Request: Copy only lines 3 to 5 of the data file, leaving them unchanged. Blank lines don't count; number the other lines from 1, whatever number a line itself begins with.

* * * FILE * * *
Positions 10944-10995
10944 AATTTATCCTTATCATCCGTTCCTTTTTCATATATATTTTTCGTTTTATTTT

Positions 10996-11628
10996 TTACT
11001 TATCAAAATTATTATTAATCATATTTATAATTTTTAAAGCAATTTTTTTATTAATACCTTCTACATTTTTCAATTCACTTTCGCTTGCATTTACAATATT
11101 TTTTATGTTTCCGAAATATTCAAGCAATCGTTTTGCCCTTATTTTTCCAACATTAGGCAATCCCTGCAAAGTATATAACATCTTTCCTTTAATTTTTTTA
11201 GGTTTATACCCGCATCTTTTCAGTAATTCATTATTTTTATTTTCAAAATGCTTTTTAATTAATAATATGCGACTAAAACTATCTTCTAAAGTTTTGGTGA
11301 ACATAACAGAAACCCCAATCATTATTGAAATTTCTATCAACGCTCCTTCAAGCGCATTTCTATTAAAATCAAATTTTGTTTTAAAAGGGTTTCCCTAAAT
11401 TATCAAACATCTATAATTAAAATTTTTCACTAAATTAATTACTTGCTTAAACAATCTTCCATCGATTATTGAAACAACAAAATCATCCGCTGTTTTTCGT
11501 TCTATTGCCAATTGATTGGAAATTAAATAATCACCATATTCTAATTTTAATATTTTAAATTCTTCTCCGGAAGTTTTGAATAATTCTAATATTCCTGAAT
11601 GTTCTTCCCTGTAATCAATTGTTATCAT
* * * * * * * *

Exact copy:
Positions 10996-11628
10996 TTACT
11001 TATCAAAATTATTATTAATCATATTTATAATTTTTAAAGCAATTTTTTTATTAATACCTTCTACATTTTTCAATTCACTTTCGCTTGCATTTACAATATT